© Copyright – 2011 – Athletics Illustrated

“Cross-country has always been a vital part of my training program. You can develop fine muscular endurance and suppleness in your stride by running cross-country. It also develops good running form and strengthens your muscles. In cross country the pressure is put on your muscles because of hills and uneven and slippery footing, your overall general conditioning can be developed without taxing your body too much anaerobically. So cross-country is one of the best forms for general conditioning.” ~Arthur Lydiard

In heavily forested Thetis Lake Park, 10 minutes from downtown Victoria, the rolling trails are where some of the region’s best runners and triathletes often train. Several parks blend into one large green space, vast enough to allow a runner to train for an ultra, daily, without covering the same swath of single track path twice.

Creaking from my warm car, into the vaporous morning air of early spring, I feel a chill. I want to be in the middle of my run; already warmed and bathed in sweat. The first steps are callow and timid. Each plant of my feet sends signals up my legs. Because I’ve ramped my mileage lately, my muscles and tendons have been tuned an octave too high. If they could play, they would be piercing the air with the sounds of Marsalis’ trumpet in a crescendo at the top of the highest musical scale.

I want my heart to race, but I want to control it and make it hurt, to speed along in a torrid pace running out my internal clock. After my first lap of the main Thetis Lake, which is made up of approximately three kilometers of hostile terrain of roots, rocks and mud, I start to feel the heat.

The muscles and tendons are less taut now and somewhat supple. Any pains that were present have subsided. Now I want more of it, on my own terms. We may be propelled by the addiction of reaching a high, which the body provides in a rush of serotonin and adrenaline, released from their glandular hiding spots and I am here for that fix.

Now it’s time to run harder. Hitting a set of rock stairs, I climb them two by two, reaching the top in a victory of sorts. I drop down the other side, going faster. I keep mindful of recklessness and the risk of ripping my body to shreds on the jagged steps, rocks and tree roots that lie there. Hitting the flat section of dirt trail, hard, I pick up the pace. I know damn well that the next hill is merely seconds away. It’s a straight-up bit of vertical bedrock; short but deadly on the quads. Still, I leap from foothold to root, gripping and pushing off hard with each step, gritting my teeth arms splayed for balance. I hit the top, feeling warmth.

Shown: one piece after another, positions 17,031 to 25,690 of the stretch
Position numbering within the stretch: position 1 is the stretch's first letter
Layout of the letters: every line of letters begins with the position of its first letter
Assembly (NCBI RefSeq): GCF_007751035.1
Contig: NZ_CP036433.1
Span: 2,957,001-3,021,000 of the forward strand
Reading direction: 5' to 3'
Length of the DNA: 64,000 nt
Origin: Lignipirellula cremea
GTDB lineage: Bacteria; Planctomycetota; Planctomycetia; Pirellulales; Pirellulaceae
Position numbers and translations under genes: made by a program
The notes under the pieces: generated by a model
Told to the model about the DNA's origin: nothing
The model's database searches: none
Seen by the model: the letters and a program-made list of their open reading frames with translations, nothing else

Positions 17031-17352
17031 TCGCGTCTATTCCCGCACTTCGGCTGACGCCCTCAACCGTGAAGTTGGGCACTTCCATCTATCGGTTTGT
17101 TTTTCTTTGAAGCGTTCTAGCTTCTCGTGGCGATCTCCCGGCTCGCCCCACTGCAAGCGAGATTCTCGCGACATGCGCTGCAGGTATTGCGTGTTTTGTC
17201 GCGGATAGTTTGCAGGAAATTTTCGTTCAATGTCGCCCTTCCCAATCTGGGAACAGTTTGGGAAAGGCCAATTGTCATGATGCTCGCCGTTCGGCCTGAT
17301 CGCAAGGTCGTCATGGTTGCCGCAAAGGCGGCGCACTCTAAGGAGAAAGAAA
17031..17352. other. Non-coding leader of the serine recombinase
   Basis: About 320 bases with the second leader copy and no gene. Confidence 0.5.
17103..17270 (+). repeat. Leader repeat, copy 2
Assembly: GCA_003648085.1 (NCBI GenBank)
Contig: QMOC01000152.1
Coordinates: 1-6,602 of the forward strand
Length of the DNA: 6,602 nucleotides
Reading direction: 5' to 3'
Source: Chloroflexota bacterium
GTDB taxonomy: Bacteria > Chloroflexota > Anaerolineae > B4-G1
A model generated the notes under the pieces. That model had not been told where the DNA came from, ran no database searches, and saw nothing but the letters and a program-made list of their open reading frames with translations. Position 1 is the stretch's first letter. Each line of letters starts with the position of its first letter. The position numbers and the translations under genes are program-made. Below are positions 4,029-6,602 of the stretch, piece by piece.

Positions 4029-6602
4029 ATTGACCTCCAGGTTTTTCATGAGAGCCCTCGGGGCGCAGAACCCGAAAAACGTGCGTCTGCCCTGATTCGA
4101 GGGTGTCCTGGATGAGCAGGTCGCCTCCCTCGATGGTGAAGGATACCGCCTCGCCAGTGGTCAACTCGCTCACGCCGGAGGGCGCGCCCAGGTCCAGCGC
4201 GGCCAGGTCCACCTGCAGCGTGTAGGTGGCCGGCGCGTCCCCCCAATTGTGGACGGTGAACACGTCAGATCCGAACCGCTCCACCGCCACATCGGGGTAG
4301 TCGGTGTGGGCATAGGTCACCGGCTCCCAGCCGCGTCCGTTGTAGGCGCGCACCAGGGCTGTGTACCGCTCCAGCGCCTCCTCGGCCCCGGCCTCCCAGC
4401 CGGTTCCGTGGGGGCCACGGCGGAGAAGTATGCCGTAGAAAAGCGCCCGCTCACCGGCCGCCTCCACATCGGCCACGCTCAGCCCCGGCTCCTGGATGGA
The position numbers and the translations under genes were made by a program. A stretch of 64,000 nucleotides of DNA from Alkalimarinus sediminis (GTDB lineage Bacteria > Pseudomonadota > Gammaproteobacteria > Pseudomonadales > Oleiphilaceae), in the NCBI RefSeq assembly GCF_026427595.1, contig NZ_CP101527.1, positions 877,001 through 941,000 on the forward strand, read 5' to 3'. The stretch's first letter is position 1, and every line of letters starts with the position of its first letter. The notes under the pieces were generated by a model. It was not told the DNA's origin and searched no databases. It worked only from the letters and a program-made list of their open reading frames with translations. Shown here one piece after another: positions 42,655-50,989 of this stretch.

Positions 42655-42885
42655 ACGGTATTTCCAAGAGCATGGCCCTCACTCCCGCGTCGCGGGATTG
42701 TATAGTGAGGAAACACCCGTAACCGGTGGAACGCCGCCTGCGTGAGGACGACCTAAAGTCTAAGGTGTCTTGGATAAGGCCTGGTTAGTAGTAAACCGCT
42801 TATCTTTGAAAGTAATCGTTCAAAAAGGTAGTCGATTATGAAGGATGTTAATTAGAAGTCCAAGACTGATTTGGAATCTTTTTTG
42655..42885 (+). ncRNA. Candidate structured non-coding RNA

The burn in my chest is matched by the burn in my thighs, which erupt and subside in a linear symbiosis. I’m gasping and my lungs need to suck every last ounce of oxygen from the universe. I throw my head back to open my wind pipe, for a fleeting moment. Then I recapture my breath and continue on, leaping mossy bedrock and exposed Garry Oak tree roots. Bounding up more steps, I deftly crank a corner, I run on a flat stretch and over a wooden bridge. Thirsting to regain the burn, I drop the pace hard, over-striding, mouth gaping open, as no rogue oxygen is going to escape my wrath.

Brow furrowed, perhaps displaying primal effort, a man with a dog passes; they measure me in all my muddy glory. I want to tell them a tale about how maddeningly ethereal the effort is . . . but I know they won’t understand. So I push on faster, for more of it. I hit a hill and again I climb and thrust my knees forward and up, devouring every inch of path, ripping shreds from the soles of my shoes. Just past halfway, I find the top of a hill, the feeling from the effort is so addictive, I scarper down the other side in a way that leaves me only partially in control of my hips, ass and legs. There is thrust, but no lift to this flight.

I touch the pine and rocky path for enough time to toe-off, as my flight carries me to the top of the next hill. For good measure, I repeat the perilous descent, like on a roller coaster ride. In front of me is a small group of people and their dogs. I am only partially aware of them, and the harder I go, the harder they stare. The dogs heave and tug on their leashes; they want to play too, to nip at my heels and bark themselves hoarse. They can’t catch me on the downhill.

I dig into the road, which rises and curves before me like a ramp. It’s a fight between gravity and oxygen. I suck it up, just to regain balance, form and focus; it’s a life source. Down the other side, arms flail, following the paved road. Again I’m over-striding, so much so that my legs feel as though they could slip from my body and carry on all by themselves, leaving me to sit on my carcass, out of breath and helpless. To the beach I go, kicking into the sand and landing softly. I am slowed as if I have released a ‘chute. I jog a moment across the sandy beach, and then carry on into a torturous and wonderful third lap.

This time I am going to run faster, I am going to get muddier and I am going to rip through the woods in my maddened quest for that high, which will consort to propel me for the rest of my day.

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